What is an antivirus for a child

Protection software for children

Thomas Rau
EnlargeThe features of the different versions of Avira

Back to Windows XP (although what has been written here also applies to Vista and Windows 7, of course). Many well-known manufacturers of protection software have also integrated child protection in their security suites. At McAfee Total Protection, for example, the child protection function is called Parental Controls. This gives you control over which websites your children visit. Kaspersky's Internet Security suite also has parental controls to protect against unsuitable websites.

And of course Avira Premium Security Suite also has child protection (but not the well-known free Avira Antivir Personal-Free Antivirus and also not its paid version Avira Antivir Premium). This function, which Avira calls "Child Protection", can also be used to block websites that are harmful to minors.

There are also stand-alone applications that specialize in access control for children. For example, the tried and tested Parental Control 2011 from Salfeld.de, to name just one special commercial solution. You can test Parental Control 2011 free of charge for 30 days, so you don't have to buy a pig in a poke. A license costs 29.90 euros as a download and 39.90 euros as a CD. There are also multi-user licenses.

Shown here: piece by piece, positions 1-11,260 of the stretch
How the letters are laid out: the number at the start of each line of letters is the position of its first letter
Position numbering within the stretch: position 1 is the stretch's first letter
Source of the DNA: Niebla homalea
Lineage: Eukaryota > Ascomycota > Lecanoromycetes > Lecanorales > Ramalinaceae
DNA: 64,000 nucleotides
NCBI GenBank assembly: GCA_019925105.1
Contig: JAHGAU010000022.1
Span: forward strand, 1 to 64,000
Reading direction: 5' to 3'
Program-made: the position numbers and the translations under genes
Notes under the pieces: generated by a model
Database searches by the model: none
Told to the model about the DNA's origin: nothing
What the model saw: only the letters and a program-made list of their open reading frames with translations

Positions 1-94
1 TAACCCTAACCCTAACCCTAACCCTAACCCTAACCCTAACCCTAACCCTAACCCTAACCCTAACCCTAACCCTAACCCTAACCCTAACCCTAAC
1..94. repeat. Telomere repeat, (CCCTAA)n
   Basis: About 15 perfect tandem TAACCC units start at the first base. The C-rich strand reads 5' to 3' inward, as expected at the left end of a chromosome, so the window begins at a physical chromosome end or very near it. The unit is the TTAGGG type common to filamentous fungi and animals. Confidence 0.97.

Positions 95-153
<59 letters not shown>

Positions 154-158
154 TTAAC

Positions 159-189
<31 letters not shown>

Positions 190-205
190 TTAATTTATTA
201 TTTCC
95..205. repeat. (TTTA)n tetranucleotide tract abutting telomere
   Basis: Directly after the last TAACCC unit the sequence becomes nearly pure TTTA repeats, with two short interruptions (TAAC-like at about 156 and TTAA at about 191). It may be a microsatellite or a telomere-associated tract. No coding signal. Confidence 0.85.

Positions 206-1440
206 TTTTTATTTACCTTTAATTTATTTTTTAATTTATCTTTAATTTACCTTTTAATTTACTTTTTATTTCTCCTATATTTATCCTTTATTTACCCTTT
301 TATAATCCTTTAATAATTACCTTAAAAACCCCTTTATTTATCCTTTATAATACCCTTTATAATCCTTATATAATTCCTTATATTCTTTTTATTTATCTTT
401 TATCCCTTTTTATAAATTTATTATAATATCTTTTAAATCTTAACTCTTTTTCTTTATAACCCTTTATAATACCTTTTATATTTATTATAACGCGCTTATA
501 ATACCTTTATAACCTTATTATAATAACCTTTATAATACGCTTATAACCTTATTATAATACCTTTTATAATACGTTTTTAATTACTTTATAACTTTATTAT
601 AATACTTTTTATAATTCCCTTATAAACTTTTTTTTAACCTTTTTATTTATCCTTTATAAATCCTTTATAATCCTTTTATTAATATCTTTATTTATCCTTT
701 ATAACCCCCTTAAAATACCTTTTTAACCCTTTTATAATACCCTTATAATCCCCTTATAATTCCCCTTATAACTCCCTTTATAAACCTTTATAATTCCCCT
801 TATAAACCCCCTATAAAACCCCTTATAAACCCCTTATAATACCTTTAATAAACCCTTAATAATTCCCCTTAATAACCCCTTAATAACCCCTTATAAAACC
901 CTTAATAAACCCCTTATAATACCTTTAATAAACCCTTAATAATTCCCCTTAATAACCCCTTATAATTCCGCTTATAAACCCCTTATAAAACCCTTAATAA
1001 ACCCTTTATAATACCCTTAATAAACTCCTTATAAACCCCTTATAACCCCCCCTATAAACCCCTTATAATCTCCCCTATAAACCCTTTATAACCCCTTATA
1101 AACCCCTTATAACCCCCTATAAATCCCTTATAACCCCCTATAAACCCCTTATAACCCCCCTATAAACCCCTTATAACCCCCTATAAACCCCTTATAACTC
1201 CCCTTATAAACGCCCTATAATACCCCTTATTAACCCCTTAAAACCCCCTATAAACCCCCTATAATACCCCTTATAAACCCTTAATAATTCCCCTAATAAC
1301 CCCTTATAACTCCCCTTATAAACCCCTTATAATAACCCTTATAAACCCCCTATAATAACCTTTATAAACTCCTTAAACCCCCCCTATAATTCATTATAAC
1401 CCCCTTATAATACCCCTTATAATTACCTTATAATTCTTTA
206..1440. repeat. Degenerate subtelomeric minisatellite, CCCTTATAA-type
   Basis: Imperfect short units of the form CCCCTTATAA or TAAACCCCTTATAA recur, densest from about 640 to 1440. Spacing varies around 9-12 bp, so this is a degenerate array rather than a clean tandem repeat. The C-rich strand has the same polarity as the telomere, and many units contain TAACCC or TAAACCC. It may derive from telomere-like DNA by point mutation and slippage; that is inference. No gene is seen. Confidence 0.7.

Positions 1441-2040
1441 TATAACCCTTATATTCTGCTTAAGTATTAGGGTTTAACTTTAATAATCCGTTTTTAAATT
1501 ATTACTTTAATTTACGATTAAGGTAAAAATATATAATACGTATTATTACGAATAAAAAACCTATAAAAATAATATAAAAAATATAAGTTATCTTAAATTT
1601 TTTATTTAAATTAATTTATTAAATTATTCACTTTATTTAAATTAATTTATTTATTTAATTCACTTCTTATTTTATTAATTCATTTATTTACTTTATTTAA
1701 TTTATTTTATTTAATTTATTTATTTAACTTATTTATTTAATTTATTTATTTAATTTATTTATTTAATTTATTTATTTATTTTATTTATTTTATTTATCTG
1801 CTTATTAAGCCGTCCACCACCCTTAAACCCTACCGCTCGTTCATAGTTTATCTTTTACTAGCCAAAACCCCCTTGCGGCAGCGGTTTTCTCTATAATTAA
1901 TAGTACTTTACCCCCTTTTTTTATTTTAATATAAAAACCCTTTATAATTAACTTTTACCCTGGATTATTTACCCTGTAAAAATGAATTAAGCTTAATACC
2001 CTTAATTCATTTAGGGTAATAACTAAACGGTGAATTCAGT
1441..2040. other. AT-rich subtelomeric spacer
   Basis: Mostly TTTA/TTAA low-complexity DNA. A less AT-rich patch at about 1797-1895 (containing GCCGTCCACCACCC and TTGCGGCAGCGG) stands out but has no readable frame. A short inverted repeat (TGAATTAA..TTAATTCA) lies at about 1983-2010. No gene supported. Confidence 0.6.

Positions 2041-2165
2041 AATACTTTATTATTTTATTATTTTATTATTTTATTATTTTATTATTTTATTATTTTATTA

Parental Control 2011 can be conveniently configured via a web frontend. You can set time limits and blocking times separately for the PC and for Internet use. The time limits can be set per day, week and month as well as for individual days of the week. To block dangerous URLs, Parental Control 2009 uses blacklists that are constantly updated by the manufacturer's server. As for file sharing: You can block the most popular file sharing programs with a single click of the mouse. You can also define running times and blocking times for selected programs. Unwanted programs can be blocked completely.

Incidentally, the Internet providers also offer child protection software, for example T-Online with "child protection software". However, it is only available for T-Home customers to download.

In addition to paid child protection programs, parents will also find what they are looking for under the freeware offer. For example Parents-Friend or TimeRestrict Free Edition.

When using such locking programs, however, you should be aware that resourceful tinkerers - and children are often very resourceful - can undermine this software under certain circumstances. For example, if the computer is not started from the hard drive but with a rescue system such as BartPE or a Linux live system. If your child inserts such a live CD and starts your computer with it, they can storm the Internet without any restrictions.